Lecturer: Z. Abramsky

Recommended Reading: Provided during the course.


C.8. Evolutionary Ecology (Course No. 205-13081)* (2 credits)

Lectures Exercise Laboratory Field Trip
2      

This course approaches evolutionary ecology from the perspective of optimization research starting with the philosophical basis for this approach. It will go on to discuss population genetic models of natural selection, optimal foraging theory, evolutionary stable strategies (ESS), mechanisms of coexistence of optimal foragers, and ESS limits to species diversity. Students will be required to complete two problem sets and to write two critiques.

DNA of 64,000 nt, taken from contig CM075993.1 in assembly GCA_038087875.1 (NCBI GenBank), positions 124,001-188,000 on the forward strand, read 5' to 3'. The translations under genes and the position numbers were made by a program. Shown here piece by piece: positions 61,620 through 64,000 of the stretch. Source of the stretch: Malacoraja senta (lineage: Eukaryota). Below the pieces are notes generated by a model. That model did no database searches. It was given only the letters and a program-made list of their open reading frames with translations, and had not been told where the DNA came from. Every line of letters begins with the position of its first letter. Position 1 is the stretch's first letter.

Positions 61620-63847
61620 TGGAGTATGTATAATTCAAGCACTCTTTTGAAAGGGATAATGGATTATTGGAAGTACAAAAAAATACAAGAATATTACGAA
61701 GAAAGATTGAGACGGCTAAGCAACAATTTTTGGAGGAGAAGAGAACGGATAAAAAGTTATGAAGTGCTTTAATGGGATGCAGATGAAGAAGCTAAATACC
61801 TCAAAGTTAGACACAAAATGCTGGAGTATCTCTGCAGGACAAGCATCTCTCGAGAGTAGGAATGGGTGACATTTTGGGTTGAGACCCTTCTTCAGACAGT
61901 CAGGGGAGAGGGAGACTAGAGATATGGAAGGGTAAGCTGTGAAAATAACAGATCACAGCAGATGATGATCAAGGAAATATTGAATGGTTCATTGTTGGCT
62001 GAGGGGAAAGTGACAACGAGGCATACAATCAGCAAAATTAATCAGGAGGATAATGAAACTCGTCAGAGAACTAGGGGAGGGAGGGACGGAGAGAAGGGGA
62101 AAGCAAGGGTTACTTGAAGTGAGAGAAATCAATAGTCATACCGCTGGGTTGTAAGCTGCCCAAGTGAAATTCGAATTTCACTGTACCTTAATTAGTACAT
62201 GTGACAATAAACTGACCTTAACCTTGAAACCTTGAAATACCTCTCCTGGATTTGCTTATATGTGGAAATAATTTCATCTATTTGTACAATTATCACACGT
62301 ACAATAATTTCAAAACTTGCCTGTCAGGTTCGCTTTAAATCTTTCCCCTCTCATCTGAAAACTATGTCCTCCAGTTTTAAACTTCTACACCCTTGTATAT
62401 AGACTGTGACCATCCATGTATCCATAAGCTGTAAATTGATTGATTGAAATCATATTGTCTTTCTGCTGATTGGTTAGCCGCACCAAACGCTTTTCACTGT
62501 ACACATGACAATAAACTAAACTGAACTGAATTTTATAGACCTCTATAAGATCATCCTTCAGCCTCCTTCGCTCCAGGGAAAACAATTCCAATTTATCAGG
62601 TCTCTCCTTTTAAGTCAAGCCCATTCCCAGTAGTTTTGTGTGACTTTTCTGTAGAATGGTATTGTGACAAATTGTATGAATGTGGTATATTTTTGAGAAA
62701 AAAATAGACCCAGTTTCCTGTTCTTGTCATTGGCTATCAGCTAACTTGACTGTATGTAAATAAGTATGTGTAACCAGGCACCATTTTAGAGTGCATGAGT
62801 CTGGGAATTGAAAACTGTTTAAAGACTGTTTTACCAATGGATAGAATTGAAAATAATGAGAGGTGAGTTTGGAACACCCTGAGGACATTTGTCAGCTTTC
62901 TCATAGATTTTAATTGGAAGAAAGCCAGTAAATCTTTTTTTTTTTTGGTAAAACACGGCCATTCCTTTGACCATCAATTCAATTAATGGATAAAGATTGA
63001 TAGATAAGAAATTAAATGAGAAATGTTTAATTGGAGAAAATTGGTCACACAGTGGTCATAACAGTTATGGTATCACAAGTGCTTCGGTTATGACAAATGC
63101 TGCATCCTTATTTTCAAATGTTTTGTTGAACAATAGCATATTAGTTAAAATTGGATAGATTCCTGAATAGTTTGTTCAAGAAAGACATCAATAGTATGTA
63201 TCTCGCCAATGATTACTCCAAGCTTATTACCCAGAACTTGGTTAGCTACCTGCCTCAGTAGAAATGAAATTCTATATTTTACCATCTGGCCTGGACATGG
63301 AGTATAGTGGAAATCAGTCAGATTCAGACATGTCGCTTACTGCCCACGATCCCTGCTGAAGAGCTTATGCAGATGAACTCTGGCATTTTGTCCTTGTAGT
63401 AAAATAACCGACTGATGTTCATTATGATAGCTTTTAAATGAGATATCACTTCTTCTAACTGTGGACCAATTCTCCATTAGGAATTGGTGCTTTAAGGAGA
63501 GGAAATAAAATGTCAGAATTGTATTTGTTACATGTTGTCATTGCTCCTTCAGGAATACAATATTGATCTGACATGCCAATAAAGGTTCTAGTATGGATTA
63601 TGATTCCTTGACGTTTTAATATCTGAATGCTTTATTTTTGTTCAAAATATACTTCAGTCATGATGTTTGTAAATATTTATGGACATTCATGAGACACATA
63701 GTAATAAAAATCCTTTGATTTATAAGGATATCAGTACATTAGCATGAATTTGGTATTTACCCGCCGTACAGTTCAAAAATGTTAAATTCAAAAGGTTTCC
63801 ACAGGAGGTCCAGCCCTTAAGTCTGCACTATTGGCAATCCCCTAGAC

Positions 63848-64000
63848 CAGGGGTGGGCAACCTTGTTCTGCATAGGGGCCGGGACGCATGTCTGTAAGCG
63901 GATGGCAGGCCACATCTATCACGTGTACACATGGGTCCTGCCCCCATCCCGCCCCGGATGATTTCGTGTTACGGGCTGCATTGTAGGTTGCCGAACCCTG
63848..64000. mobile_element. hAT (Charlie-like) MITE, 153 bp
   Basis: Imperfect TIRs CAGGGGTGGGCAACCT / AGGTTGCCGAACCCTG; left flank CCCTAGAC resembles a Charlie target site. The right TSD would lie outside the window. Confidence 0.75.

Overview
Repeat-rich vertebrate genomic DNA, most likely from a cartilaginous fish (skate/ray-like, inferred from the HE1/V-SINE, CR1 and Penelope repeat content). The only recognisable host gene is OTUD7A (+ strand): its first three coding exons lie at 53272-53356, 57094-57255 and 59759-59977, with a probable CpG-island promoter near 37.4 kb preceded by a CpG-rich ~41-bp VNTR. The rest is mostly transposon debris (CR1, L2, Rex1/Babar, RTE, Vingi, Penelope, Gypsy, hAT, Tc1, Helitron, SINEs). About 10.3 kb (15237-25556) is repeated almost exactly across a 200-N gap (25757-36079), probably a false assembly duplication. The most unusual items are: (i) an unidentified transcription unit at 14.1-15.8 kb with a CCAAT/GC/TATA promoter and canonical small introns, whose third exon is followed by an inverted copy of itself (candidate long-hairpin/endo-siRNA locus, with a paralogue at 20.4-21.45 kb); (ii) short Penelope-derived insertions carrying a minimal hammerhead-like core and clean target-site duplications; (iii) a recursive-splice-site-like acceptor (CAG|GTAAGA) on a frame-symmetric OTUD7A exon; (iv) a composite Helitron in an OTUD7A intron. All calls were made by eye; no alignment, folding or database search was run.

Lecturer: B. Kotler

Recommended Reading: Provided during the course.


C.9. Reptile Ecology (Course No. 205-12551)* (2 credits)

Lectures Exercise Laboratory Field Trip
2      

This course concentrates on the way ecological studies are performed practically, through examples of studies of reptile ecology. The abundance of ecological studies that focus on lizards as a model organism is due to the high density of lizards, their interactions with their environments and the ease with which they can be studied. Some of these studies (e.g., works by Huey, Pianka, Stamps and Schoener) have important implications in the field of ecology in general, beyond their importance in reptile ecology. The course will emphasize studies conducted in desert areas.

Lecturer: A. Bouskila

Recommended Reading: Provided during the course.


C.10. Plant Ecology (Course No. 205-13801)* (2 credits)

Prerequisites: Introductory Ecology 205-1311

Lectures Exercise Laboratory Field Trip